Wednesday, October 26, 2016

What is Scary? 5 Tips for Creating Scary Stories

I was recently asked a funny question: do you write scary stuff?

Well, I don't think so, but some people do. A reader recently told me that she had to put my debut novel (MOONLESS) down because of a scene 5 chapters in. I had to take another look. Maybe I do write tense, if not terrifying things.

I really didn't intend to make my entry for the Parallels anthology scary, but when I typed that first line: "Every day I look into the eyes of a stone cold killer", I knew I had to go with it. What kind of bizarre story was spilling onto the page? And yes, it's intense, but like all emotions, you can't experience one extreme without experiencing the other.

An extreme scare=an extreme relief.

The same is true with my Maiden of Time series. There are creatures one might call a cross between a dementor, vampire, and werewolf. Just perfect for Halloween. They're coming out to play in the final book, TIMELESS, releasing November 1. (Shameless plug there.)

So what is it that makes a story "scary?" And how do we implement the scare?

1. The setting:

The word choices and imagery depict an ambiance that sets our nerves on end. One scene in Moonless takes place in a 17th century cellar at midnight. A "dead girl" is found hanging from the rafters on chains. (She's not really dead, but that's another discussion for another day.) The setting builds on the shadows, the lack of light, the chill in the air, the flicker of a nearly-dead candle, the dead silence, and the bleeding red skirts of the hanging girl. Did you get all those details there? Full sensory experience based on what we perceive as terrifying--and that's the scene that robbed me of a reader. *sigh*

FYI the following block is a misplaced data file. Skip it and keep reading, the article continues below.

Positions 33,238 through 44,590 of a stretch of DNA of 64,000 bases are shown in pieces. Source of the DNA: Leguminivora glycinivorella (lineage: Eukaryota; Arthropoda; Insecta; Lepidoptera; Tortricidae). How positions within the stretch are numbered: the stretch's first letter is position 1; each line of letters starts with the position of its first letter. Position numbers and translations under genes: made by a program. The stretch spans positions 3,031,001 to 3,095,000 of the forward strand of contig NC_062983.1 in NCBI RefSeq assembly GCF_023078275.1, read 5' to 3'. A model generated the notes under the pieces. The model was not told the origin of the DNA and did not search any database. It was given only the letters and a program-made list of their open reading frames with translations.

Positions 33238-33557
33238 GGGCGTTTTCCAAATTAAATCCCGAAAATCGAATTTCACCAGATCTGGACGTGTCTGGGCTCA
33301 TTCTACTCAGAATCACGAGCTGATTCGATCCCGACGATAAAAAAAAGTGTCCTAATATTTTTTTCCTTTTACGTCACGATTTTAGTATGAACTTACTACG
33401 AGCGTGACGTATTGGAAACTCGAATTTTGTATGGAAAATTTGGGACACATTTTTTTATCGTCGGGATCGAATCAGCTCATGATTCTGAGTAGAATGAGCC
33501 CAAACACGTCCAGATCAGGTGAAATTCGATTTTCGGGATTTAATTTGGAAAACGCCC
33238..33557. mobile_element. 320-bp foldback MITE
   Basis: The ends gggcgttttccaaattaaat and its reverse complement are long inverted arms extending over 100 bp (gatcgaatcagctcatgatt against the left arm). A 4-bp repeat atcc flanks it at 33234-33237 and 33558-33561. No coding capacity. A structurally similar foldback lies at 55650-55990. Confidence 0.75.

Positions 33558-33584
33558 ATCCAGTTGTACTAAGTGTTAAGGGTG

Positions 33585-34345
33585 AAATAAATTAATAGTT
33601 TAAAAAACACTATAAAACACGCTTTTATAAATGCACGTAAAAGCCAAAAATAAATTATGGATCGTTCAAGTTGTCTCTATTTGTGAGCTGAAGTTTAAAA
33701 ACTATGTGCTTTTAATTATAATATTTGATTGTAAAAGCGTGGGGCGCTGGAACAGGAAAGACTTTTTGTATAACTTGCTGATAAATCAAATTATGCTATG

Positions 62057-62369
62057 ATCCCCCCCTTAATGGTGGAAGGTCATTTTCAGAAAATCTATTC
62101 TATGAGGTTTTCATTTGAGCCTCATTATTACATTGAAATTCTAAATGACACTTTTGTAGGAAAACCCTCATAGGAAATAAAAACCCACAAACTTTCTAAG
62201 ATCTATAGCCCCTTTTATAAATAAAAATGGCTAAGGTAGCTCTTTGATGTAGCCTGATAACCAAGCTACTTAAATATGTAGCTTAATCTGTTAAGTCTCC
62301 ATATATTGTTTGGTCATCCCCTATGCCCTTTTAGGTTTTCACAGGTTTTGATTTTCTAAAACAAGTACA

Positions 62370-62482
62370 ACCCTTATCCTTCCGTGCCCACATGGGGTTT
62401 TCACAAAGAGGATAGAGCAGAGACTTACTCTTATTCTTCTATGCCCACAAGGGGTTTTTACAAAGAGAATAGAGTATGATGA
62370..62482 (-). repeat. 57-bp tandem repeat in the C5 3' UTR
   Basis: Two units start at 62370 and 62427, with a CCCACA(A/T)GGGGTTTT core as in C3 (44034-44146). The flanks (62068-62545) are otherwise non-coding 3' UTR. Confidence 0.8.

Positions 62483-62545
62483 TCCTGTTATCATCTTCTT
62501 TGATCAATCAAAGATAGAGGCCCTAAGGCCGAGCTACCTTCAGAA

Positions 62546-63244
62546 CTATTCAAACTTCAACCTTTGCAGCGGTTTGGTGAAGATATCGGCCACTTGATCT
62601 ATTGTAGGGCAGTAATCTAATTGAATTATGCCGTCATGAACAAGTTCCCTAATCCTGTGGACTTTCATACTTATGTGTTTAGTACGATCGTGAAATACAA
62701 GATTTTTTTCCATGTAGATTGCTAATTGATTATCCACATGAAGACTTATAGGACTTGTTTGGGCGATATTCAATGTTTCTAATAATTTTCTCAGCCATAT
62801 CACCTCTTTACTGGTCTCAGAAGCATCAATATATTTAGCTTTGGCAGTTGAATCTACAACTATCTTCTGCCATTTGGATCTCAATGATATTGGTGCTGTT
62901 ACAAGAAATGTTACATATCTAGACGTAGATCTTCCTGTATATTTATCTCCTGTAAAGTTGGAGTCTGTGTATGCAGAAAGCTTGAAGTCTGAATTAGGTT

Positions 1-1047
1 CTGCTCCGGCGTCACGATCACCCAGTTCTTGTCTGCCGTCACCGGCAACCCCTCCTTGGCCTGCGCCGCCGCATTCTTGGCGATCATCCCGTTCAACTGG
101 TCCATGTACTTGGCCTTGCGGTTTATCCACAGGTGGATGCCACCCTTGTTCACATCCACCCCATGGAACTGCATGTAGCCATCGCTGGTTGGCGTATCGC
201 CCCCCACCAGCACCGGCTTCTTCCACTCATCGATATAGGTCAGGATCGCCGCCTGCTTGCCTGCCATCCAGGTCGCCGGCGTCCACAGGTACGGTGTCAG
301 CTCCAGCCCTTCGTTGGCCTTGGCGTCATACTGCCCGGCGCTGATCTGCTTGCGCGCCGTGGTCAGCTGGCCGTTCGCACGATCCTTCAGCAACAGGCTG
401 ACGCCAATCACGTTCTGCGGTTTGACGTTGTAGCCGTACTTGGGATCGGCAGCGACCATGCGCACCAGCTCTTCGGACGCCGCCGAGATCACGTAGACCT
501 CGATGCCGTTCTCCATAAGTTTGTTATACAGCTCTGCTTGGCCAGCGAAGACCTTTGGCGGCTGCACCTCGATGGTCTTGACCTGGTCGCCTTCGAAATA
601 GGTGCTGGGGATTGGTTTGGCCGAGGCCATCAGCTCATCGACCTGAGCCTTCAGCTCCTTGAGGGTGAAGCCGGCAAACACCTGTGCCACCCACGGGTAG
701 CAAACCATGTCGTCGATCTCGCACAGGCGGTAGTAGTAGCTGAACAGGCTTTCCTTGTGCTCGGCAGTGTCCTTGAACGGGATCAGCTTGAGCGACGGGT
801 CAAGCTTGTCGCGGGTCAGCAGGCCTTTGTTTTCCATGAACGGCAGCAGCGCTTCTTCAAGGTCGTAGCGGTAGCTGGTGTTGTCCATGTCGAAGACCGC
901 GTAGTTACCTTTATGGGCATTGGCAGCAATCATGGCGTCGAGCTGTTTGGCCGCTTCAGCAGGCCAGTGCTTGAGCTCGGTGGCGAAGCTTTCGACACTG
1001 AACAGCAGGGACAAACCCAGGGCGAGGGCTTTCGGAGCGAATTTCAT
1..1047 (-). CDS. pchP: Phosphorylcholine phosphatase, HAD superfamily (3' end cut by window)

2. A protagonist you like:

If you sincerely care about a character, you don't want to see them step into the attic and get hacked to pieces by an ax murderer. A likable character builds the tension. That was the case with Jak from The Mirror People. I had to tell his story because I had to know that this sincerely good guy would somehow overcome the monster on the other side of the glass.

3. Foreshadowing:

We get hints, snippets that tell us something sinister is coming. A shadow on the wall. A scuttling and closing door. A bizarre taste on the wind... These prepare the mind and build anticipation for a future payout. This is one of my favorite tools--especially when it comes to planting red herrings so the reader is caught unawares.

4. Building tension: 

The stakes are upped. Things that really matter (like people's lives) are jeopardized. We take it to the next level by throwing something new into the fire. In Timeless, Alexia is already battling the Knights Templar to keep her people alive, and then mysterious murders start happening in her camp. Suddenly there is no safe haven.

5. Surprise:

This is the best part of a scary story in my opinion--that thing jumping out that you didn't expect. That twist that changed the entire story for you. Surprises are a must.

If you can pull off the tension and bring your readers to that place of relief, you've got them for life. Go forth and scare!

What's your favorite scary story or movie?